Christian Sewing has been chief executive of Deutsche Bank for less than eight months, but he’s already facing a major test of his ability to turn a page on the bank’s troubled past.
German authorities searched the bank’s offices in Frankfurt for a second consecutive day on Friday as part of an investigation into potential money laundering.
The scale of the legal threat posed by the investigation remains unclear. But a lengthy — and costly — probe could make it harder for Sewing to overhaul the struggling lender and further delay the return to healthy profits.
Prosecutors in Frankfurt are looking into whether Deutsche Bank (DB) helped customers set up offshore companies in tax havens, while failing to report suspicious transactions.
Both the bank and prosecutors said the probe is related to the Panama Papers, a 2016 leak of confidential documents that exposed international money laundering networks and shell companies.
The investigation covers events that happened as recently as this year, according to prosecutors. On Friday, a source with knowledge of the situation said that authorities had searched Sewing’s office.
Shares in Deutsche Bank have plummeted nearly 6% since the raids commenced, at one point dropping below €8 ($9.10) to reach a new all-time low.
Deutsche Bank said in a statement that it would cooperate with investigators. “As far as we are concerned, we have already provided the authorities with all the relevant information regarding [the] Panama Papers,” it said.
Germany’s biggest bank employs roughly 95,000 workers and has assets worth €1.4 trillion ($1.6 trillion). It’s one of 29 lenders designated by the Bank for International Settlements as playing a significant role in the global financial system.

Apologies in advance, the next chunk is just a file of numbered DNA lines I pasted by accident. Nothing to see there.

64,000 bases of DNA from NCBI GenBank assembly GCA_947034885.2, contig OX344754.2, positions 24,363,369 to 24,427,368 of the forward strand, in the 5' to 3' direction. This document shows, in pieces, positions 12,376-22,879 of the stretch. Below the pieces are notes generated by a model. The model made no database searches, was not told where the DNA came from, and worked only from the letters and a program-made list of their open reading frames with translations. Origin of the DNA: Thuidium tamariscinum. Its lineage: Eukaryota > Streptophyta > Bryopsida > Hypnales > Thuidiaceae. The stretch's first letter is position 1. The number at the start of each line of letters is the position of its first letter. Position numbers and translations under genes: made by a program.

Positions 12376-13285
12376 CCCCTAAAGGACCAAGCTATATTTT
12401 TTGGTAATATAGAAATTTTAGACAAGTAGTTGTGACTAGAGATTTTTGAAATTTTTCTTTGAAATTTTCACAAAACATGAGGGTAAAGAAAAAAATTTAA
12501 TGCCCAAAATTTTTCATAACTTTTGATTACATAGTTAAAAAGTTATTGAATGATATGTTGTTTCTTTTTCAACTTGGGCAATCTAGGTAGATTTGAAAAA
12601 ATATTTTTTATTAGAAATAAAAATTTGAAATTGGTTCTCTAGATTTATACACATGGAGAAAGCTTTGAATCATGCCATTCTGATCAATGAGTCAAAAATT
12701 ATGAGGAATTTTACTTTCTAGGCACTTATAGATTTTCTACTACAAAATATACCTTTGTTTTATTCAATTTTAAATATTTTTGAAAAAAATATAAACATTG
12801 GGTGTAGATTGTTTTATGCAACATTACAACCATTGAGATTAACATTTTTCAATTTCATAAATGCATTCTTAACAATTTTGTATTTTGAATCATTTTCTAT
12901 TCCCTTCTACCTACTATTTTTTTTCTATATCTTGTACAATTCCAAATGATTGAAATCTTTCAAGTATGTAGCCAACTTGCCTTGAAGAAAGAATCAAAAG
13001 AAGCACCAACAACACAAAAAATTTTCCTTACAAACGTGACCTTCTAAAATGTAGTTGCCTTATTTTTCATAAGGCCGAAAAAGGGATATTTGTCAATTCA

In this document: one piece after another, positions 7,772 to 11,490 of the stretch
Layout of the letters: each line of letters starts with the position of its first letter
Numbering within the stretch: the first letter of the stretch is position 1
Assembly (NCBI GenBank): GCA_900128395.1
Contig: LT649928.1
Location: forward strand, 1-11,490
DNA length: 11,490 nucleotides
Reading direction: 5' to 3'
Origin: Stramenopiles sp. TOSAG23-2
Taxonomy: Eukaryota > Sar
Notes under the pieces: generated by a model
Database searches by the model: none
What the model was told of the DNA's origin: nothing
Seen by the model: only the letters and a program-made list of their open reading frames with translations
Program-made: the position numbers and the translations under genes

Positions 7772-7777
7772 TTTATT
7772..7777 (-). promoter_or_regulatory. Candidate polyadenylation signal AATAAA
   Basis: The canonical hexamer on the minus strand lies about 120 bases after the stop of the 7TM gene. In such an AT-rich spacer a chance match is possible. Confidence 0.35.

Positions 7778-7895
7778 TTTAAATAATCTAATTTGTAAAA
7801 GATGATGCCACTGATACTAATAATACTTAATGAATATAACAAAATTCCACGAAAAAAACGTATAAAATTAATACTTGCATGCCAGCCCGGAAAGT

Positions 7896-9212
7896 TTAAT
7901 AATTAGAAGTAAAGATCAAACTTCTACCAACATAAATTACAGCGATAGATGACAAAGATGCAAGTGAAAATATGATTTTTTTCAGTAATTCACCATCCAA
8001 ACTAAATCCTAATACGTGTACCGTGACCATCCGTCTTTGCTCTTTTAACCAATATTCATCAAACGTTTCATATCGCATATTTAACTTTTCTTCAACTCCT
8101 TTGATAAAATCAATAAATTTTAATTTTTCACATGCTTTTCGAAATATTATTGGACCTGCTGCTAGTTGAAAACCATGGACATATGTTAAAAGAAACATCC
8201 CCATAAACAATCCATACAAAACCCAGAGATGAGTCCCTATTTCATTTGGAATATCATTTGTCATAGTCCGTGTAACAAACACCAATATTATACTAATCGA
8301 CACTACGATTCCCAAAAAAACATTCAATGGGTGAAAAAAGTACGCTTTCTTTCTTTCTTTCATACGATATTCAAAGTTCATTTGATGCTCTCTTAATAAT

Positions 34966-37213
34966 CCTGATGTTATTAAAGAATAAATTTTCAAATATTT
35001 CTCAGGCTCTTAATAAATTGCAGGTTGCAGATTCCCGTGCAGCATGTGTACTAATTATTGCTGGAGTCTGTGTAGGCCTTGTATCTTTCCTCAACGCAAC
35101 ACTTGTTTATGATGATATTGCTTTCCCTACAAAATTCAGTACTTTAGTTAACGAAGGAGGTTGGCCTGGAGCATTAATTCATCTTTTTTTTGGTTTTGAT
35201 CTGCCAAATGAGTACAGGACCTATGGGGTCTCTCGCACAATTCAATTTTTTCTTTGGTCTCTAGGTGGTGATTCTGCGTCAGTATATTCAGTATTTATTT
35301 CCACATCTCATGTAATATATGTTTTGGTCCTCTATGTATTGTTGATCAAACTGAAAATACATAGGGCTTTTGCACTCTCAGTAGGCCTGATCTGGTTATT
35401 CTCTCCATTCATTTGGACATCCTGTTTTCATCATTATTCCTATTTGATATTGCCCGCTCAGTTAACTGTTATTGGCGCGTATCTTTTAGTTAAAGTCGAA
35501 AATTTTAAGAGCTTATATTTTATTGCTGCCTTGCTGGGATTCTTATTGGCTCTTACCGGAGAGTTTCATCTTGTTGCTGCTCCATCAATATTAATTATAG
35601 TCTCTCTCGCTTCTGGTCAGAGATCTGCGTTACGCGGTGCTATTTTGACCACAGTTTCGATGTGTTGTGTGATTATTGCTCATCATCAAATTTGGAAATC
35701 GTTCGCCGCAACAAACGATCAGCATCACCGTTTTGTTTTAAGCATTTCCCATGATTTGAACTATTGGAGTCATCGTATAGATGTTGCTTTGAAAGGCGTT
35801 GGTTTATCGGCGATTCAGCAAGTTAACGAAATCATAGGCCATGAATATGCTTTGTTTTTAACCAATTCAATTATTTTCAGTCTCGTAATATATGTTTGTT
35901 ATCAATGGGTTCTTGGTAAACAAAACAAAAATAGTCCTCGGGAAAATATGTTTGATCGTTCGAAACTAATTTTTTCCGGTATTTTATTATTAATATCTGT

Yet it has struggled to turn a profit in recent years amid questions about its business strategy, and the heavy financial burden of past misconduct.
Deutsche Bank has spent over $19 billion on legal costs since 2008, including $7.2 billion on a settlement with the US government in January 2017 over claims that it packaged and sold toxic mortgages.
Sewing, a retail banking veteran who took over as CEO in April, has used his first months in the job to accelerate an overhaul of the bank, which has closed hundreds of branches, cut thousands of jobs and slashed costs.
He struck a positive tone when the bank published its third quarter financial report in October, writing in a letter to employees that “what we’ve achieved so far this year makes me optimistic.”
“The prospects are good,” he added. “The past few months have proven how much corporates, institutional investors and private clients are willing to work with us and how good and stable our client relationships are.”
New potential legal issues, however, threaten to ensnare Sewing in the same pattern of negative headlines and higher legal costs that hobbled his predecessors.
Sewing has claimed meaningful progress on cost reductions. But the bank’s stock price has continued to decline, with losses reaching nearly 50% so far this year.
The CEO said in October that Deutsche Bank was on track to produce its first annual profit since 2014. That’s one thing that could help restore the faith of investors.